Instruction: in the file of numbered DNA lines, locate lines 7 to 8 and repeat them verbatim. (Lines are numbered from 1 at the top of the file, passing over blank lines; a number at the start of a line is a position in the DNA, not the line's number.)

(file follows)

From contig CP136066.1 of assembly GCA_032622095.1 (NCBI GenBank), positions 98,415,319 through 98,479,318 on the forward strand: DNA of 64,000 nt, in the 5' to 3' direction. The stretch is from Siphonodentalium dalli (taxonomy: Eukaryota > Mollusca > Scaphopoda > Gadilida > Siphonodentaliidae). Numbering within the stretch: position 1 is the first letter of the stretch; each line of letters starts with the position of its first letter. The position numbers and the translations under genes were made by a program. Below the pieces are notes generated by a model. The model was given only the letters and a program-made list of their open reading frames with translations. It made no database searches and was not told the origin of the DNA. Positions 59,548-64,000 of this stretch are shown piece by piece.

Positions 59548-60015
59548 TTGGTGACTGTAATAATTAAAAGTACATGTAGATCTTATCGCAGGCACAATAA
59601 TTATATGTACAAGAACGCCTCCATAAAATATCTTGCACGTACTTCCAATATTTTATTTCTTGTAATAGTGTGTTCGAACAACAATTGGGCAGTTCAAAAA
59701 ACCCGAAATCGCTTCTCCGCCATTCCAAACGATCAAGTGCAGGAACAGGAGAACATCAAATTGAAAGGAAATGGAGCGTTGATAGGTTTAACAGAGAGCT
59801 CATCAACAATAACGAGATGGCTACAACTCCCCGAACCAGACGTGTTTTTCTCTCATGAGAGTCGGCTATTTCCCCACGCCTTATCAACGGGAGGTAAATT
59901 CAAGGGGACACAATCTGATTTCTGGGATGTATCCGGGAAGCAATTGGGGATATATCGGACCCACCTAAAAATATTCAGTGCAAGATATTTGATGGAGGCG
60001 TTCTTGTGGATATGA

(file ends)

59901 CAAGGGGACACAATCTGATTTCTGGGATGTATCCGGGAAGCAATTGGGGATATATCGGACCCACCTAAAAATATTCAGTGCAAGATATTTGATGGAGGCG
60001 TTCTTGTGGATATGA